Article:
• Nightintales – China Moses (MPS) – The daughter of legendary jazz vocalist Dee Dee Bridgewater, Ms. Moses has been on the scene now, for a few years. On Nightintales, she nails down a perfect mix of modern R&B and passionate soul-jazz. The sound is like nothing else on the scene today and that’s precisely what makes it irresistible.  The angular, hypnotic “Running” and raw soul of “Hungover”, make this album worthwhile, all by themselves. But there’s much more here and all of it needs to be experienced.

  • Petite Afrique – Somi (OKeh/Sony Masterworks) Somi, the American vocalist, of Rwandan and Ugandan heritage, has gotten better with each successive release. I thought she had reached her peak with 2014’s impressive The Lagos Music Salon.  Petite Afrique, however, feels even more personal and is more captivating than the previous project. Named for the section of Harlem around 116th Street, which is home to a gorgeous mosaic of African immigrants, the music captures, the rhythms, the passion, the joy, the fears and the frustrations of that community, in some cases, simultaneously.  With top flight co-production by Keith Witty and the brilliant trumpeter Etienne Charles, this is an album that you’ll remember long after the final note.

  • A Social Call – Jazzmeia Horn (Prestige) I was first exposed to this amazing young vocalist when I decided, without previewing, to drop her version of Betty Carter’s “Tight”, into my radio show one night. The hair on my arms stood at attention, my mouth fell open and by the time she begins to trade fours with the saxophonist a third of the way in, I was an unabashed fan. I then listened to the rest of the album on the way home from the studio and by the time I got to my front door, I was on a jazz high. Ms. Horn brings us a little Betty, a little Sarah, a little Ella, a little gospel and a whole lot of herself on this stunning debut project. Jazzmeia won the right to record this project as a prize for winning the 2015 Monk Vocal Competition. I’ve taken issue with the Monk judges in the past but not this time. They got it 100% right.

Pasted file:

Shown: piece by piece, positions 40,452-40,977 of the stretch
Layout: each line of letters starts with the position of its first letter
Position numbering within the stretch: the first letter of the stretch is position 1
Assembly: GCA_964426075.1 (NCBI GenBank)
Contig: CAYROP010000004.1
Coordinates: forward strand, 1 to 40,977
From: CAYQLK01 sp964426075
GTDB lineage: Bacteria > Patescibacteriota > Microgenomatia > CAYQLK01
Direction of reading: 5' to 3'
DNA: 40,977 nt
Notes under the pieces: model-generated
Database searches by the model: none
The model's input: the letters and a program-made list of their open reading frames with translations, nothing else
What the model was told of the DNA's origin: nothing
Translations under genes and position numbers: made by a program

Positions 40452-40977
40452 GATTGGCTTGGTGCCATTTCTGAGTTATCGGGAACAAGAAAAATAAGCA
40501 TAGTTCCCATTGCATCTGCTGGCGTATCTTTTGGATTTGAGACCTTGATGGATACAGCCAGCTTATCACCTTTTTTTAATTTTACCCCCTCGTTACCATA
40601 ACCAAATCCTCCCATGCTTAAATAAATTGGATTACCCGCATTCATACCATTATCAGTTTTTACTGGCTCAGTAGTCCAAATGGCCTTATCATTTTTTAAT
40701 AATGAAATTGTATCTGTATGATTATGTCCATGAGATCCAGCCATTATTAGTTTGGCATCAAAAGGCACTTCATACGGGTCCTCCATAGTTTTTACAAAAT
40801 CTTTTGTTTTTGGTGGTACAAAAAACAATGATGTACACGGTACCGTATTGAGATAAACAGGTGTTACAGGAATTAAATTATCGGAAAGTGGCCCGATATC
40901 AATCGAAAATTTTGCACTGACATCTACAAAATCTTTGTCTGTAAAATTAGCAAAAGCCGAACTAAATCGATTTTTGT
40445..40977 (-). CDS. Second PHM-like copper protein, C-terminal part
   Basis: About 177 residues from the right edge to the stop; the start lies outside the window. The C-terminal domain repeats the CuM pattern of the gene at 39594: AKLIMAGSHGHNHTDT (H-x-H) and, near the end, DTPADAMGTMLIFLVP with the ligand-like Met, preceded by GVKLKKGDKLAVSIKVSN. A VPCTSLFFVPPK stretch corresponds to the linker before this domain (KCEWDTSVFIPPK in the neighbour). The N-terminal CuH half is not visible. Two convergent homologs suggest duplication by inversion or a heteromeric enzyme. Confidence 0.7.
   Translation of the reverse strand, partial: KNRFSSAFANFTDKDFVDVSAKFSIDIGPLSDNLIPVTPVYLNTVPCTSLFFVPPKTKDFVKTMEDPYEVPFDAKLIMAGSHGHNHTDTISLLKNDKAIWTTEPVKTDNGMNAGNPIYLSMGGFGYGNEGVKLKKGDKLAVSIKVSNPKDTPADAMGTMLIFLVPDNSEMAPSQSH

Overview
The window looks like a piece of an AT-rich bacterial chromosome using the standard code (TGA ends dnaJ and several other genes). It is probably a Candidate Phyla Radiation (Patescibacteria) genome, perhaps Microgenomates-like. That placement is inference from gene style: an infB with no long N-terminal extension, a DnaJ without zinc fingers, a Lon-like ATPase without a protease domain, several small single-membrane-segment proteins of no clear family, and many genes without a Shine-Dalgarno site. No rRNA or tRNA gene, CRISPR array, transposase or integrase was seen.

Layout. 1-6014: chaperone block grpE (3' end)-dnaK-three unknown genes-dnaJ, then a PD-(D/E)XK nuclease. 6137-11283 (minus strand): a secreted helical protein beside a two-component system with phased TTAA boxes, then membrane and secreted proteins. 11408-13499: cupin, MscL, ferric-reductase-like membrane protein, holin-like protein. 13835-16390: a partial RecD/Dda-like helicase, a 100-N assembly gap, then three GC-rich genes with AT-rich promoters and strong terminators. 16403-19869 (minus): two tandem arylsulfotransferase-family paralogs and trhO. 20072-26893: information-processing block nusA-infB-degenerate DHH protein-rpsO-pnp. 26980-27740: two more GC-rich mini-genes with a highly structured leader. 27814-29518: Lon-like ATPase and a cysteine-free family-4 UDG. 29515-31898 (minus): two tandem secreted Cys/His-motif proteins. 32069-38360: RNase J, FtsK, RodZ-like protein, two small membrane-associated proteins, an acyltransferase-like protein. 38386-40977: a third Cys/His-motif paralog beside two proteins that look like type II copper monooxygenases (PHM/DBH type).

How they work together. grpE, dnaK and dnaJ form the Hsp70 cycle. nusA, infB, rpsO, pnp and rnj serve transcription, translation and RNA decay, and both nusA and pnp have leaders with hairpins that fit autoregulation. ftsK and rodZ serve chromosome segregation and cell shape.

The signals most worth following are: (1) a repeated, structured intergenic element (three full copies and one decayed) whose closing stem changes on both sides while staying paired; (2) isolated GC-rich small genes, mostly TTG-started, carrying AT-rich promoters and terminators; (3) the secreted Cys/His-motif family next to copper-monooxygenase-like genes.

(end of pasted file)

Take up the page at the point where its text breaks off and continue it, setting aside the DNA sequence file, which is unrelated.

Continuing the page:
• What Time Is It? – Giacomo Gates (Savant) I was first introduced to Mr. Gates around 20 years ago, at one of the earliest incarnations of the Litchfield Jazz Festival. His set was ridiculously truncated, due to curfew rules and a previous artist running overtime. Giacomo expressed mild annoyance, which greatly displeased the festival organizers. But I dug what little I heard and vowed to keep up with this “regular guy”, baritone, with loads of charm, who exuded the cool soulfulness of Mark Murphy. Gates has released a number of very fine albums over the years and his latest is another in the series. It’s a nice mix of jazz standards, originals and a few surprises (such as “Silhouettes”, the ’50’s pop classic). Now in his sixties, Mr. Gates still doesn’t get the attention, even within our insular jazz world, that I think he deserves. If you haven’t heard him before, What Time Is It?, is a great place to start.

I haven’t heard everything released so far this year and I’m sure that there will be more to come over the next few months. I can’t wait to be back with more in December.

Up next – a closer look at my favorite instrumental albums, so far.

Until then, the jazz continues

Best Jazz Albums of 2017 (So Far)

Posted in Best Jazz Albums of 2017 with tags , , , , , , , , , , , , , , , , , , , on July 8, 2017 by curtjazz

farnell newtonI’ve been away from regular blogging for a minute. Through my show, I’ve gotten to hear a lot of first rate new projects during the first half of the year. So what better way to return to regular posts than to give recognition to the finest discs that I’ve heard so far this year. The list includes five vocal and ten instrumental albums (and one EP), listed in alphabetical order. The next two posts will be closer looks at the albums, including video clips.

Vocal Albums 

 

Instrumental Albums